This is used in connection with the Rack Middleware section above. If you are not going to use Middleware to send requests to Mixpanel through JavaScript, you don't need to worry about this option.

    If you would like, the Mixpanel gem may be configured to store its queue in a Rack session. This allows events to be stored through redirects, which can be helpful if you sign in and redirect but want to associate an event with that action. The Mixpanel gem will also remove duplicate events from your queue for information that should only be transmitted to the API once, such as mixpanel.identify, mixpanel.name_tag, mixpanel.people.set, and mixpanel.register.

    This allows you to use a before_filter to set these variables, redirect, and still have them only transmitted once.

    To enable persistence, you must set the flag twice: when instantiating Middleware and here when you initialize the Mixpanel class.

  • api_key : string

    Default: nil

    When using the import functionality, you must set an API key to go along with your token. If not set when the class is instantiated, you will be required to send the api key in the options hash of the import method.

  • env : hash

    Default: {}

    This is used by the gem to append information from your request environment to your Mixpanel request. If you are calling this directly from a controller, simply passing in request.env will be sufficient. However, as explained in the Resque example, your environment might choke if it tries to convert that hash to JSON (not to mention how large that hash can be). You can just pass in a subset of the full environment:

      env = {
        'REMOTE_ADDR' => request.env['REMOTE_ADDR'],
        'HTTP_X_FORWARDED_FOR' => request.env['HTTP_X_FORWARDED_FOR'],
        'rack.session' => request.env['rack.session'],
        'mixpanel_events' => request.env['mixpanel_events']
      }
    
      @mixpanel = Mixpanel::Tracker.new MIXPANEL_TOKEN, { :env => env }
    

    Basically, this information is being used to: set the default IP address associated with the request, and grab any session variables needed to run the Middleware stuff.

    Additional information contained in your environment (e.g., http_referer) can simply be sent in as attributes where appropriate for your use case.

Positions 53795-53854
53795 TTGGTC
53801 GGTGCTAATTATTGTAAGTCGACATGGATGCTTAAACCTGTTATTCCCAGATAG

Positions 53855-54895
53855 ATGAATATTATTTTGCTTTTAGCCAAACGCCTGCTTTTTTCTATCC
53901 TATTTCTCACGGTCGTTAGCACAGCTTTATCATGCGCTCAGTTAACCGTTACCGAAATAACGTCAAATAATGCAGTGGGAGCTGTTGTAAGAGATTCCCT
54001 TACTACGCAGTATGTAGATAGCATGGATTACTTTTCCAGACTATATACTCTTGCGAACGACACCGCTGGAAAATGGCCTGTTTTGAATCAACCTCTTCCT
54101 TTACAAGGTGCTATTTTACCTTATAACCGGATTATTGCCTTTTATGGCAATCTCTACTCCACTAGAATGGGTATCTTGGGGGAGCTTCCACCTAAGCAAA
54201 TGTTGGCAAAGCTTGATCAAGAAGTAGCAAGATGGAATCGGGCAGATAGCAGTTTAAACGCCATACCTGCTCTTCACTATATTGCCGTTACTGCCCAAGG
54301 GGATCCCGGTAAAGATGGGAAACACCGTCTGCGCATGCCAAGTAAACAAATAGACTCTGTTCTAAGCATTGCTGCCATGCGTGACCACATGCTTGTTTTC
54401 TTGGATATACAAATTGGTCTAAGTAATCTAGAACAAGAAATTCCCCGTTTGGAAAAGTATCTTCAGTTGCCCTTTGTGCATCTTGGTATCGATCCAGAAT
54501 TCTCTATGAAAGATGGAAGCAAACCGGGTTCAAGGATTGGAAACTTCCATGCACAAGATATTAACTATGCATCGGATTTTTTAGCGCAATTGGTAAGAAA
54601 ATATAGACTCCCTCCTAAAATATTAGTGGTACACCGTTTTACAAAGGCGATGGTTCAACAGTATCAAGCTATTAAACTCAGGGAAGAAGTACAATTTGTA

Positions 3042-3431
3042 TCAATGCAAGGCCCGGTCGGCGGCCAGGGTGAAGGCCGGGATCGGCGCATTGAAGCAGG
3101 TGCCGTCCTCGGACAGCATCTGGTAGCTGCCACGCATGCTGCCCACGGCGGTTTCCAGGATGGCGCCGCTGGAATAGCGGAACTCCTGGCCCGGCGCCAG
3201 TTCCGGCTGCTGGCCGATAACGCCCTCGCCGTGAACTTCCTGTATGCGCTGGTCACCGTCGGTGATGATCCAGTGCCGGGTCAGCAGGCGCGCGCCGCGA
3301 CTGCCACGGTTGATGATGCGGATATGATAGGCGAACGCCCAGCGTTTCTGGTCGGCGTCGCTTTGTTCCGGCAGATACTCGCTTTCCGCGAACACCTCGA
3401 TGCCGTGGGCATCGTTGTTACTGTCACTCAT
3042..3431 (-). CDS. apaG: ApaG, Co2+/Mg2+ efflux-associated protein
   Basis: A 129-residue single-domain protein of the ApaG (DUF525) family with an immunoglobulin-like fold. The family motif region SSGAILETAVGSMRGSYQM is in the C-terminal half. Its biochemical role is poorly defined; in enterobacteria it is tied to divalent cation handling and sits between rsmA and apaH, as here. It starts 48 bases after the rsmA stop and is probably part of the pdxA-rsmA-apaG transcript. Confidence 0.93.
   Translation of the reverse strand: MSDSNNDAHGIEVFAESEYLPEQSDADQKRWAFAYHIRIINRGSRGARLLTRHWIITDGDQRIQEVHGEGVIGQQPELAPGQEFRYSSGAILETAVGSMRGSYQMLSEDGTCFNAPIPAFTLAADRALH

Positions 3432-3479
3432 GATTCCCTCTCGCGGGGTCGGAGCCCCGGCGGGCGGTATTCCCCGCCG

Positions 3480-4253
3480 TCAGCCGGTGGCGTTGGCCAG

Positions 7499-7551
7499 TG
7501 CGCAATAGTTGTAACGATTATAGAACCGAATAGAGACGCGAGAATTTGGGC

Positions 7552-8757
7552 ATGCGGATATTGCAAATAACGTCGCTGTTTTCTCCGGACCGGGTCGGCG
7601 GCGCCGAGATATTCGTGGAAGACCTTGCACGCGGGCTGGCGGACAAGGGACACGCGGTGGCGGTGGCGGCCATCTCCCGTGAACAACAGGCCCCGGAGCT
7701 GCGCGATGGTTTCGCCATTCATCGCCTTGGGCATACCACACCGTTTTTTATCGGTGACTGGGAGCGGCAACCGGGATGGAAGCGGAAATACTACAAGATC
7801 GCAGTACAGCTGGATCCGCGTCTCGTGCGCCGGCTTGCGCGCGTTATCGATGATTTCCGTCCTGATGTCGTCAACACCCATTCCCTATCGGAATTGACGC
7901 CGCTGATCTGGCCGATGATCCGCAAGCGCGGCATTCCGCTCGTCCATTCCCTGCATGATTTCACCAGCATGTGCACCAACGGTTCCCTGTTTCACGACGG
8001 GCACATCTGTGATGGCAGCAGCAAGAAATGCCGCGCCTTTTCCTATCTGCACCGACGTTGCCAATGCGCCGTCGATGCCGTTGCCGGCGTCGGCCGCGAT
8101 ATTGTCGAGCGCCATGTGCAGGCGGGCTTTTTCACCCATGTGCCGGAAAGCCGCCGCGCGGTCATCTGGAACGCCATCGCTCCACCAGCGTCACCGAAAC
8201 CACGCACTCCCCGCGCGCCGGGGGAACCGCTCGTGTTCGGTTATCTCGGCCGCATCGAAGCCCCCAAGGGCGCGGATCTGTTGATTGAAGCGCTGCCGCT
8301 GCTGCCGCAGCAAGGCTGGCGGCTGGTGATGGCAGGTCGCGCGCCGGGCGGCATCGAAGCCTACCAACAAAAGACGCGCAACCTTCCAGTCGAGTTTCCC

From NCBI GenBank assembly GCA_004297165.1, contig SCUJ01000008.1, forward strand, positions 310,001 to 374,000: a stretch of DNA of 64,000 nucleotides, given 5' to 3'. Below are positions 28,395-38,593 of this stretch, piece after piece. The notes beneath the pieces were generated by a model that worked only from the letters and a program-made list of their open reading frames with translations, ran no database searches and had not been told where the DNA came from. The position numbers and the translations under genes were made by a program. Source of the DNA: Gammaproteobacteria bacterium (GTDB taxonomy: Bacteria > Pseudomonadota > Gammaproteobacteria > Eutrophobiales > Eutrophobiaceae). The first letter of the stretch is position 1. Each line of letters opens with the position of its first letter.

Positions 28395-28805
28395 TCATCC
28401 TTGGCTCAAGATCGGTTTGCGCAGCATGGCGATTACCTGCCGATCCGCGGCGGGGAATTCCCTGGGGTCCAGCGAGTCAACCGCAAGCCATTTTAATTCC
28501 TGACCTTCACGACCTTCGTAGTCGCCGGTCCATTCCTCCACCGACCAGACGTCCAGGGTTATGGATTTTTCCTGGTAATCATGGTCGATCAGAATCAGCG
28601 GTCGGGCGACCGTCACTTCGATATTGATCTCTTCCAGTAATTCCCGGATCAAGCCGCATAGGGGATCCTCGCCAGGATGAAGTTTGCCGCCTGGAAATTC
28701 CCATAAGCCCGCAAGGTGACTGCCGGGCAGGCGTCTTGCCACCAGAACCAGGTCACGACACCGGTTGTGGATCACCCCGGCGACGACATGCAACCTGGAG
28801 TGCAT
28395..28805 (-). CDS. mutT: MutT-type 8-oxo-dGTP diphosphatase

Track Events Directly

  @mixpanel.track event_name, properties, options

event_name is a string denoting how you want this event to appear in your Mixpanel dashboard.

properties is a hash of properties to be associated with the event. The keys in the properties can either be strings or symbols. If you send in a key that matches a special property, it will automatically be converted to the correct form (e.g., { :os => 'Mac' } will be converted to { :$os => 'Mac' }).

options is a hash that accepts the following keys:

  • async : boolean

    Default: the async value from when the class was instantiated

  • api_key: string

    Default: the api_key value from when the class was instantiated

  • url: string

    Default: http://api.mixpanel.com/track/

    This can be used to proxy Mixpanel API requests.

  • test: boolean

    Default: false

    Send data to a high priority rate limited queue to make testing easier

Example:

@mixpanel.track 'Purchased credits', { :number => 5, 'First Time Buyer' => true }

If you would like to alias one distinct id to another, you can use the alias helper method:

@mixpanel.alias 'Siddhartha', { distinct_id: previous_distinct_id }

Pixel Based Event Tracking

@mixpanel.tracking_pixel "Opened Email", { :distinct_id => "bob@email.com", :campaign => "Retarget" }

This allows to track events just by loading a pixel. It's usually useful for tracking opened emails. You've got to specify your own distinct_id as it won't be able to retrieve it from cookies.

And you can use it in your views with an image_tag helper:

image_tag @mixpanel.tracking_pixel("Opened Email", { :distinct_id => "bob@email.com", :campaign => "Retarget" }), :width => 1, :height => 1